A nation is its people.  America won’t be great, can’t be great, until each and every American has the resources and support they need to live a great life.

And on that day, I will fly the flag and be proud to be an American.

Because on that day, America will be great.

About that patriotic stuff

The word “patriotic” is an adjective used to describe things that are patriot-like.  The word patriot was loaned into English from middle French patriote, but its lineage can be traced back to Latin and Greek words for father, making the meaning of the word less about being proud of one’s homeland (or patria), and more about it being a feeling one has in conjunction with others who are of one’s father.  It’s about human relationships, common history, shared identity.

It’s not the opposite of “terrorist,” “godless,” or “anarchist.”

For European Americans, the 4th of July is a celebration of their people’s victory over their oppressive colonial rulers.  For people of African and Native descent, it is, at best, meaningless.

That’s patriotic all around.

After the Declaration [of Independence] there is a long list of justification given for why the colonies were declaring their independence from the control of England. And the 7th justification reads:
“He has endeavoured to prevent the population of these States; for that purpose obstructing the Laws for Naturalization of Foreigners; refusing to pass others to encourage their migrations hither, and raising the conditions of new Appropriations of Lands.”

13 years prior, King George issued the Proclamation of 1763. In this proclamation a line was drawn down the Appalachian Mountains and the colonies were essentially told that they no longer had the right of discovery of the Indian Lands west of Appalachia. Only the crown could thereafter negotiate treaties and buy or sell those lands. This deeply upset the colonies. For they wanted those empty Indian lands and King George was “raising the conditions of new Appropriations of (their rightful) Lands.”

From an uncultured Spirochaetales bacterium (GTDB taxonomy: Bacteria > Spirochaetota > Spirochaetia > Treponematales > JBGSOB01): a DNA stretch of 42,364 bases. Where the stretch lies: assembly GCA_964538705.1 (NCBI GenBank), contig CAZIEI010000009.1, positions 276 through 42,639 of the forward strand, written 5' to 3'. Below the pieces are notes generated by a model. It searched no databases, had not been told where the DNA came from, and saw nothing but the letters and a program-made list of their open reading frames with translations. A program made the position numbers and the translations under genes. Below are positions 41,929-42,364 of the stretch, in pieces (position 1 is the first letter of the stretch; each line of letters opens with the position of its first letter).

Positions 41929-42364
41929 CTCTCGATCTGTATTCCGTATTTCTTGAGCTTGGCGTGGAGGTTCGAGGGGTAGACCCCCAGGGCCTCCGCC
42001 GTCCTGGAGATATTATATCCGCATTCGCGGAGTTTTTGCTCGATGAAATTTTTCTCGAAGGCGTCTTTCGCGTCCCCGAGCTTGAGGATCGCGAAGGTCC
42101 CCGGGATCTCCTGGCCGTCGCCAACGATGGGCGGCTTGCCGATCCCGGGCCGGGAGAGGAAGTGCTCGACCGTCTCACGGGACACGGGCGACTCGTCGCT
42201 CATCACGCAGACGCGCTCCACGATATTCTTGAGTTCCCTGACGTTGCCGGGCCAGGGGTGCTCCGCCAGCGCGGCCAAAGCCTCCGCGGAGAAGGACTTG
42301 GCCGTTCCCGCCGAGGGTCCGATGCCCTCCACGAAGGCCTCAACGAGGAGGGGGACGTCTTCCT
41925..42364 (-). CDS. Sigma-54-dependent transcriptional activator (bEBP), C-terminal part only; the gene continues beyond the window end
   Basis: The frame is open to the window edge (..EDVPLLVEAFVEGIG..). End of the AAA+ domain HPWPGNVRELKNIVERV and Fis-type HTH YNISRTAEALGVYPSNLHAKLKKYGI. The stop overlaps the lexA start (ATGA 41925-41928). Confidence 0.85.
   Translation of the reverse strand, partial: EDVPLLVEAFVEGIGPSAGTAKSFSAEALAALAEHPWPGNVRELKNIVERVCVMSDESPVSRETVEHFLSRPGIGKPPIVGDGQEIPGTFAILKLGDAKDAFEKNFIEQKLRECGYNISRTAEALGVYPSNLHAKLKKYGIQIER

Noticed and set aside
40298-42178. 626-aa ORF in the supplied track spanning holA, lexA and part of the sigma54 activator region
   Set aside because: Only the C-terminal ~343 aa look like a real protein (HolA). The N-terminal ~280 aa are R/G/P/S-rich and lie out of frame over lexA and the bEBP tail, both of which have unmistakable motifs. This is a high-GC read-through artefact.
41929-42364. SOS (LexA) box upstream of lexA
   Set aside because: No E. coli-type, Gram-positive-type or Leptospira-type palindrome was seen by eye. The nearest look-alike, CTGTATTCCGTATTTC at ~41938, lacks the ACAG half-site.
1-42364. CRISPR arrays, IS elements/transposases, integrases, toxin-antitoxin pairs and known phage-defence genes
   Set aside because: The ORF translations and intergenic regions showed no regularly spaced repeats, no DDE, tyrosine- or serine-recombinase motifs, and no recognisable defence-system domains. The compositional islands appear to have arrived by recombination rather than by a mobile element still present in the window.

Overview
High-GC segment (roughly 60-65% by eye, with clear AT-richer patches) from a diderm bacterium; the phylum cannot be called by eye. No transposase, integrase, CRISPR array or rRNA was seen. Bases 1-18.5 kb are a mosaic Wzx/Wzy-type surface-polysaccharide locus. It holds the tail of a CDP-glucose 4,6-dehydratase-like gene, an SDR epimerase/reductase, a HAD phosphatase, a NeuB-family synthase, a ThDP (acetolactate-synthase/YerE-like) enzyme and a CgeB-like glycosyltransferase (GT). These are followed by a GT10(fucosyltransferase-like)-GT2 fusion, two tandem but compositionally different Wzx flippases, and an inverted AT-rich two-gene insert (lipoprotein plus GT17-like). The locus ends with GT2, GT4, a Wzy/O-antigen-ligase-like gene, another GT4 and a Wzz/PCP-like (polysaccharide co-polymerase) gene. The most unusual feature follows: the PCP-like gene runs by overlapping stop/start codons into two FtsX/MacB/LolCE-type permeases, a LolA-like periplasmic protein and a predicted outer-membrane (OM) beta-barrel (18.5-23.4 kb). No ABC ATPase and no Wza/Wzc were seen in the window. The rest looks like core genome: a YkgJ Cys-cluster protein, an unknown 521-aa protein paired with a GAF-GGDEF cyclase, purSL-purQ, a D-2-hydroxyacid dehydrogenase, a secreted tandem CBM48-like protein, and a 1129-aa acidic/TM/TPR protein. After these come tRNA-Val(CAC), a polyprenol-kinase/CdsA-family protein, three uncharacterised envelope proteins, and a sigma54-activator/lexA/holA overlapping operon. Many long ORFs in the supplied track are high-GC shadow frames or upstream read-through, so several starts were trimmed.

Justification 27, the final justification in the list, states:
“He has excited domestic insurrections amongst us, and has endeavoured to bring on the inhabitants of our frontiers, the merciless Indian Savages, whose known rule of warfare, is an undistinguished destruction of all ages, sexes and conditions.”

How can a declaration that begins by stating “All men are created equal” go on to include justifications that dehumanize the Indian tribes and peoples who were already living in this land? Clearly the founding Fathers had a very narrow definition of who qualified as human. Therefore they could state “ALL men are created equal” because they did not believe that the “merciless Indian Savages” who occupied the empty Indian lands west of the Appalachian Mountains were actually human.

— Mark Charles, Navajo scholar, “The Doctrine of Discovery: A Buried Apology and an Empty Chair

 

Given the current state of race relations in the US and the heatwave, I would like to remind people, especially white males and others with privilege, that there is much to criticize about this country, its history, and the conduct of its modern state.  Try to hear criticisms and anti-nationalist sentiments as an ally, or at least a neutral bystander.

The 4th of July isn’t for everyone, just as the Declaration of Independence wasn’t about the self-evident and inalienable rights of women, slaves, native peoples, and other marginalized people.  So don’t be an asshole to people who choose not to be excited about what is, in reality, a celebration for a small number of already privileged people that they worked up the courage to challenge a far-distant government for dominion over a vast and diversely-peopled continent none of them had any right to claim.

Have a safe weekend, everyone.

Cunt Reclaimed

I’m reclaiming the word “cunt“.

Yes, like in the Vagina Monologues.

Because it’s better than “vagina”.

We can discard out of hand the word pudenda, which literally means “things to be ashamed of”.  “Sex” is too vague, now that it’s the most common term for sexual intercourse and also for the biological concept of reproduction by more than one organism.  “Genitals” is borderline, but between the fact that I don’t identify with having more than one and the implied reproductive imperative, it’s not the best choice.

Vagina, in addition to being an awkward-sounding word that technically only applies to the vaginal canal and not to any other part of the body (like the vulva or the perineum), is a misogynist term.  It’s not a “sheath”; my parts are mine, and my so-called vagina is a thing unto itself, already complete without having to make reference to or use of anything else.  No part of my body is an accessory to the penetrative phallus.